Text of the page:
Key Allergens

Chicken are in the Phasianidae family of animals. Other animals in this family include pheasants, quail, turkey, peacocks and a variety of other game birds.

The main protein associated with eating poultry is chicken serum albumin (which is identical to alpha livetin found in egg yolk). This is also known as Gal d 5.

This is a partially heat-labile allergen (partially damaged by heat); Small studies have shown that IgE reactivity to Chicken albumin was reduced by 88% after heating at 90 degrees Celsius for 30 minutes.

The alpha livetin protein is partially heat labile, so some sufferers will only get reactions from raw chicken and others may get reactions depending on how high a temperature the meat was cooked at and how long for.

There is anecdotal evidence that people may be unable to eat cooked fresh chicken without having allergic symptoms but are able to eat chicken which has been fully frozen before being thawed, cooked, and eaten. This can be explained by a protein shape change caused by freezing or by cooking for an extended period, essentially damaging the protein so it cannot cause a reaction.

Gal d 8 is a alpha-parvalbumin protein, these proteins are also frequently found in fish. They are very stable proteins, so able to cause reactions when cooked or as vapour during cooking.

Gal d 9 is an enolase protein and Gal d 10 an aldolase protein. These are allergenic proteins also found in certain species of fish.

Food Intolerances

Food is low in FODMAP Food is low in salicylates

Chicken is a low FODMAP food. FODMAP stands for Fermentable oligosaccharides, disaccharides, monosaccharides and polyols. Foods high in FODMAPs can cause symptoms of food intolerance, affecting the gastro intestinal system and this can be mistaken for a true IgE food allergy.

Chicken does not contain salicylates as they are associated with plants. This makes lean meats a good food to eat if you suffer from symptoms of sensitivity to salicylates.

You can read more about Food Intolerances on the dedicated Food Intolerance Page.

Associated Syndromes

An allergy to poultry can sometimes be associated with an allergy to egg, this is called Bird-Egg Syndrome. In these cases sensitivity to egg is to the proteins in egg yolk, alpha livetin (gal d 5), which is found in both chickens and eggs.

Cross Reactivity

IgE allergy to egg is usually from the egg white (proteins gal d 1 to 4), so whilst people who are allergic to chickens can become intolerant or allergic to egg, it doesn’t usually work the other way around due to the different proteins involved.

Beef and pork are other foods containing serum albumin proteins.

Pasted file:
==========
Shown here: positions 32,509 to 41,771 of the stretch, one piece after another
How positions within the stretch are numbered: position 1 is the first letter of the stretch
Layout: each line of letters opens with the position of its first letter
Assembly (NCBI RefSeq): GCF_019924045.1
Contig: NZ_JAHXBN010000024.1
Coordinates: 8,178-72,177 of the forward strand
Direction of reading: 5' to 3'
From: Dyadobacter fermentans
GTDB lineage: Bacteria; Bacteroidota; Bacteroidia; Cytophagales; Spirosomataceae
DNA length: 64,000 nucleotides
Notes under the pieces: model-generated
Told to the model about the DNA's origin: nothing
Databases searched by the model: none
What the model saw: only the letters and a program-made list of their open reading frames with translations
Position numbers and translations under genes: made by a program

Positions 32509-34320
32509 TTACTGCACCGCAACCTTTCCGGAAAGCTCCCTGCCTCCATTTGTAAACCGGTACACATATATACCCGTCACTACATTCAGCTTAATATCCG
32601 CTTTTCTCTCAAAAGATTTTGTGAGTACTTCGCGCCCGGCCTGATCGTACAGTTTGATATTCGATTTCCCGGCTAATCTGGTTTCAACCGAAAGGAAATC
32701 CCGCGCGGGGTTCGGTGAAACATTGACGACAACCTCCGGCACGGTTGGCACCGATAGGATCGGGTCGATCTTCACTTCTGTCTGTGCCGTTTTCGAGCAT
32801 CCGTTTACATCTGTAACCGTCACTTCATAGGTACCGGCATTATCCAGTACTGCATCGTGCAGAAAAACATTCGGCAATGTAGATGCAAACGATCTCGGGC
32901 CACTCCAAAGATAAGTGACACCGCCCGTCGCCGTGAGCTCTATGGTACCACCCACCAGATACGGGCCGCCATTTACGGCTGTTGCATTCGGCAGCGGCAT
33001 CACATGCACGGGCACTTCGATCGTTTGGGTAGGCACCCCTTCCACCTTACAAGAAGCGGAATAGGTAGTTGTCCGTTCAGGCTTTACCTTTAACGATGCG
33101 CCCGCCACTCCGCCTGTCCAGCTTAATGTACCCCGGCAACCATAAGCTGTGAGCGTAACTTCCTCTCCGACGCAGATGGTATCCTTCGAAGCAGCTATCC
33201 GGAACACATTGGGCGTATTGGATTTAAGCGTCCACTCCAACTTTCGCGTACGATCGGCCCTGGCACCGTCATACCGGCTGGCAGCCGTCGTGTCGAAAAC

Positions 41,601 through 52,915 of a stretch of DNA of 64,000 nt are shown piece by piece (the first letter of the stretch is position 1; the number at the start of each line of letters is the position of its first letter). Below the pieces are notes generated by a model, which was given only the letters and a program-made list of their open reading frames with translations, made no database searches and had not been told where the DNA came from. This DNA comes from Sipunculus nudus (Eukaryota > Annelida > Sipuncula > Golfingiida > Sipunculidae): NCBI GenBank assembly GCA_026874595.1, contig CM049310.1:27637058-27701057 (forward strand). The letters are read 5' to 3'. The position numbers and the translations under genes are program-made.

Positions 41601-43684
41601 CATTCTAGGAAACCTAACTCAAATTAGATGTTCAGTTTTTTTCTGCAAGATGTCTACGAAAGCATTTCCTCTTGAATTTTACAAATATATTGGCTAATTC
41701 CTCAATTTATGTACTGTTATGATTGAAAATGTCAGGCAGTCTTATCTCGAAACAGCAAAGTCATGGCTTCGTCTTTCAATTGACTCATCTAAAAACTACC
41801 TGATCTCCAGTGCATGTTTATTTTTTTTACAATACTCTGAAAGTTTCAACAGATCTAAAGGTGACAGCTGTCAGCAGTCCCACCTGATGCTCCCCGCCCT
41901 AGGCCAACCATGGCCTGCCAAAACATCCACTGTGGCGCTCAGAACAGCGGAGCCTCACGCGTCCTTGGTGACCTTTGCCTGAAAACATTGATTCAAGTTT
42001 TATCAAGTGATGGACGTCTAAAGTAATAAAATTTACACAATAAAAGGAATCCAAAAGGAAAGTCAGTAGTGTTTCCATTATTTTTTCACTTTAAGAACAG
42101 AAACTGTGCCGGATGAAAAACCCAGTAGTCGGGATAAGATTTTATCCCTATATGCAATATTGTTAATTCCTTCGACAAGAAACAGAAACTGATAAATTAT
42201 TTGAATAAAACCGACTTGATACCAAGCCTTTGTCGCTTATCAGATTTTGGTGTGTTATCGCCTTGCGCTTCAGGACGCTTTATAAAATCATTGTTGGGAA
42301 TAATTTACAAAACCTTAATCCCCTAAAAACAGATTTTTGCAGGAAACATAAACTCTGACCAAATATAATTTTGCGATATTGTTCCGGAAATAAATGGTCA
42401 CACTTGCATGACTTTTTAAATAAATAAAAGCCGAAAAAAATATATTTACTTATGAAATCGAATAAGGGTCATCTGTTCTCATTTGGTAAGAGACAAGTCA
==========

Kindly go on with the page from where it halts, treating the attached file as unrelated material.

Other foods containing aldolase and enolase proteins include chicken, cod, catfish, salmon and tuna.

These food lists are not exhaustive, the most up to date information is on the Cross Reactivity Tool.



Allergen Encyclopedia - Chicken

Do you have a chicken allergy?

ACAAI - Meat Allergy

NY-ASC - Chicken Allergy

WHO Allergen Nomenclature - Chicken

Healthline -= FODMAP Foods

Articles and Journals

Immunoglobulin E-Mediated Food Sensitization in a Moroccan Pediatric Population with Celiac Disease, 2024

Immune modulation by rural exposures and allergy protection, 2024

Antigen presentation induced variation in ovalbumin sensitization between chicken and duck species, 2023

Occupational Bioaerosol Exposures Associated with Poultry Farming, 2023

A case of acute Food Protein-Induced Enterocolitis Syndrome (FPIES) to fish, turkey and duck, 2022

Poultry Meat allergy: a Review of Allergens and Clinical Phenotypes, 2022

Gal d 7—a major allergen in primary chicken meat allergy, 2020

Actin as a Possible Cross-Reactive Allergen Between Fish and Poultry, 2019

Meat allergy and allergens, 2018

Molecular and Extract-Based Diagnostics in Meat Allergy, 2017

Update on the bird-egg syndrome and genuine poultry meat allergy, 2016

Cross-reactivity to fish and chicken meat – a new clinical syndrome, 2016

Chicken Meat Anaphylaxis in a Child with No Allergies to Eggs or Feathers, 2014

Severe Allergy to Chicken Meat, 2006

Bird-egg Syndrome in Children, 2003

Chicken Serum Albumin (Gal D 5*) Is a Partially Heat-Labile Inhalant and Food Allergen Implicated in the Bird-Egg Syndrome, 2001

Identification of Alpha Livetin as a Cross Reacting Allergen in a Bird-Egg Syndrome, 1994

Egg Protein Sensitization in Patients With Bird Feather Allergy, 1991

Let me know if you found any of these interesting or useful. If you spot an article or research that you think is interesting you can message me or tag me on Facebook or Twitter - links at the bottom of the page.

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